“One of the fans called me a word that I don’t like to be called,” Perkins said. “So I just yelled, ‘And one!’ twice and got the tech.”
Perkins is a hard-nosed junior whose time has arrived with the exit of six-year point guard Jordan Bohannon. Perkins has had at least five assists in all three Hawkeye games since he was installed as the team’s point guard, but more impressively he has developed a knack for getting tough buckets. He had 13 points in the second half. A 3-point play with 6:44 remaining extended Iowa’s lead to 65-54 and seemed to put the game on ice. Perkins finished with 18 points, five assists and three steals in 34 minutes.
“Tony, I mean, he’s a great player. Great confidence,” Murray said. “A guy you can always count on.”
Cautious optimism continues about Iowa’s defense.
On a night when the offense wasn’t clicking from the get-go, Iowa’s defense was − especially in the first half. You can’t always say that about McCaffery-coached teams. But three games in, this group continues to say it wants to change its defensive reputation. And he has shown in stretches that he can play with tenacity on the defensive end of the floor. Iowa moved up nine spots in KenPom’s adjusted defensive efficiency rating (from 69 to 60) after holding Seton Hall to 35.8% shooting and forcing 16 turnovers. (By the way, Iowa’s always-great adjusted offense moved from 3 to 2.)
“We have always been ranked as a not-good defensive team, but this year we’re coming out with that fire that we want to be one of the best defensive teams,” Perkins said.
Still, Iowa needed a wake-up call to get going. In taking a 10-2 lead, Seton Hall grabbed six of a possible seven offensive rebounds to start the game. After the first media timeout, though, Iowa turned things around. Seton Hall scored three points over a stretch of more than 10 minutes. In the first half alone, the Hawkeyes forced 11 turnovers and held the Pirates to 20% shooting (6-for-30).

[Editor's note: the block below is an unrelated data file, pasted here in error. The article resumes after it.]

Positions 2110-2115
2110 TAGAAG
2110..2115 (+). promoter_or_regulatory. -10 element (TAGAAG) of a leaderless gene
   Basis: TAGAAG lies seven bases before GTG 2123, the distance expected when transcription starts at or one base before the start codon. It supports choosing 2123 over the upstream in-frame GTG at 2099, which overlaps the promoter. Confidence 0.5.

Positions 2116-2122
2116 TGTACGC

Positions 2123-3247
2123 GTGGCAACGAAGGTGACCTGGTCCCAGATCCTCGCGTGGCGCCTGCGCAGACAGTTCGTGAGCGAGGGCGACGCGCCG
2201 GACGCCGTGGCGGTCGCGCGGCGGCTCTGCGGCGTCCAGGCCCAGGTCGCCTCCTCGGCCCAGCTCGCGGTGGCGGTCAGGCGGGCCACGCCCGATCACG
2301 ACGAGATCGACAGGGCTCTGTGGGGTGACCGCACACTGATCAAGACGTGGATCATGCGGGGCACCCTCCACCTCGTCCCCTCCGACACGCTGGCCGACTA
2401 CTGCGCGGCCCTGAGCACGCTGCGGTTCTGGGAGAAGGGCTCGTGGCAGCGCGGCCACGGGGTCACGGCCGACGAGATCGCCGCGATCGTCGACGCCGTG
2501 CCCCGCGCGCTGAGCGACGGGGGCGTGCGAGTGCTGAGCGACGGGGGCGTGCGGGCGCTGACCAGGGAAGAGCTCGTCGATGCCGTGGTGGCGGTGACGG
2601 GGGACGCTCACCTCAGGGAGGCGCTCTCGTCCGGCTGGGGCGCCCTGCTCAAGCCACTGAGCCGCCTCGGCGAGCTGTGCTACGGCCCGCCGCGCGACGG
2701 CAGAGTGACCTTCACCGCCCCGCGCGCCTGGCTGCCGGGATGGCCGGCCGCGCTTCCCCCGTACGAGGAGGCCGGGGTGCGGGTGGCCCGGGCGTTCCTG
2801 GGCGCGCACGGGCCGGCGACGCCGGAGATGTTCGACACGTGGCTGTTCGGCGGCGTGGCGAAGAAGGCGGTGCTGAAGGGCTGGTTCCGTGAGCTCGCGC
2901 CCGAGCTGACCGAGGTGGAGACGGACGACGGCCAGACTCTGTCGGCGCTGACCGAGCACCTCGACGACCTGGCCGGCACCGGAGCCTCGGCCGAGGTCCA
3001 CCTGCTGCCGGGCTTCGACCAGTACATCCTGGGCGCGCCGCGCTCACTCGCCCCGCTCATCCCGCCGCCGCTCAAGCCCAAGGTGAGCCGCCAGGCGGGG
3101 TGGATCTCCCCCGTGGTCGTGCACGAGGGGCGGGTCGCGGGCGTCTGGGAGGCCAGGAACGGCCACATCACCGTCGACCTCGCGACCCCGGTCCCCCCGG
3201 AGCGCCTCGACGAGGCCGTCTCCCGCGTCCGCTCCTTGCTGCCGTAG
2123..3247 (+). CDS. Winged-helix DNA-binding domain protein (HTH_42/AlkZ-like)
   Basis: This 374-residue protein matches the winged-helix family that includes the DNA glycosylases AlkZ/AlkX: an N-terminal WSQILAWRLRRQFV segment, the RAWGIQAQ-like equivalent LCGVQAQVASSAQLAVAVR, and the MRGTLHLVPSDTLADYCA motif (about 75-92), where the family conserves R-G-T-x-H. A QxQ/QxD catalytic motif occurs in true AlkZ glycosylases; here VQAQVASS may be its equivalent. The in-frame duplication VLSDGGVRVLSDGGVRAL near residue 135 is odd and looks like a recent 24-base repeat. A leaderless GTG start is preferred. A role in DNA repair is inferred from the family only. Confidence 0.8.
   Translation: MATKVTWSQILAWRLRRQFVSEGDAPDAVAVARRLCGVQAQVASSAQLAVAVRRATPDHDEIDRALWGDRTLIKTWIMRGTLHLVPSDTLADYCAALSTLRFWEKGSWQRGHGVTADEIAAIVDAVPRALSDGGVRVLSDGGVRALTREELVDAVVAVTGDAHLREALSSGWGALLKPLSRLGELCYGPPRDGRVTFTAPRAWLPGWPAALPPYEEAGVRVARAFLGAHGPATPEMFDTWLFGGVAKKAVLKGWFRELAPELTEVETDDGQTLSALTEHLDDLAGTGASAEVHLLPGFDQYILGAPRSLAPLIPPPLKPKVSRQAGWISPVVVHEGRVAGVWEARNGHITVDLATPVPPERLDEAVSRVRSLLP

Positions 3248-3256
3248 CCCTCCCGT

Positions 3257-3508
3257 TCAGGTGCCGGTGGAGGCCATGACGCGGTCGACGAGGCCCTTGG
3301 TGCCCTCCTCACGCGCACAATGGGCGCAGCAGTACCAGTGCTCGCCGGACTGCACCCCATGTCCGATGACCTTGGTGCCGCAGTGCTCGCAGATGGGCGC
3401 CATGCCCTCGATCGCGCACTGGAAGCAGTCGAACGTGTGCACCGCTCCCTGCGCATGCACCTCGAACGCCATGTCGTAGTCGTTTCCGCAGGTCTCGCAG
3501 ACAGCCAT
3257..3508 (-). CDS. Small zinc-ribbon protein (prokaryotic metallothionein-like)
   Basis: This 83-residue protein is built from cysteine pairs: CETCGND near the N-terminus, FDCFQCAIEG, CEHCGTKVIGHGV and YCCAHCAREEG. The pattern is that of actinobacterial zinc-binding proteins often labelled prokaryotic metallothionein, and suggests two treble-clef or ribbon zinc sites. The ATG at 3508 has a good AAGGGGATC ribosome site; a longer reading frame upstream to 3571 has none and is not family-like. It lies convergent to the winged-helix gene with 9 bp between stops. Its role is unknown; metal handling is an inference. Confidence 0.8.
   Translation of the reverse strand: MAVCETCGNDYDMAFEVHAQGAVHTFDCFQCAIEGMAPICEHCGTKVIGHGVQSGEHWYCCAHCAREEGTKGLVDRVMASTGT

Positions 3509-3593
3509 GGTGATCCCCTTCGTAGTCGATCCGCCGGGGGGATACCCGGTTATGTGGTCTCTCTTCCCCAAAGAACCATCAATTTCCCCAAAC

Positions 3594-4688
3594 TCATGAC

“We all agreed that we were playing soft. They … pretty much jumped us. They threw the first punch,” said Iowa senior Filip Rebraca, who played a tough-as-nails game in the post with 10 points, 11 rebounds. and four blocked shots. “We acknowledged that, and we just told ourselves what we needed to do to correct it. We needed to get them off the glass. And once that was said, everyone boxed out and it allowed us to get rebounds.”
Seton Hall had an early 7-0 edge on the glass. Iowa finished with 38 rebounds to Seton Hall’s 40. Rebraca was an integral part of that. He credits offseason work with strength coach Bill Maxwell for getting his body feeling stronger and better. Rebraca played 35 minutes; backup centers Josh Ogundele and Riley Mulvey played none. The North Dakota transfer has certainly upped his game over a year ago and will need to continue to stay out of foul trouble. He’s averaging 11.0 points and 8.7 rebounds through three contests.
More:Iowa men’s basketball lands priority forward Ladji Dembele in 2023 class
McCaffery basically rode a seven-man rotation. Will it stick?
Outside of three minutes for freshman Dasonte Bowen and 29 seconds from freshman Josh Dix, Fran McCaffery stuck with seven veteran players: Connor McCaffery (sixth year), Rebraca (fifth), Patrick McCaffery (fourth), Murray (third), Perkins (third ), Ahron Ulis (third) and Sandfort (second). For a coach that historically is determined to play 9-10 (or more) guys because of Iowa’s fast-paced style, keeping it to a core seven was remarkable.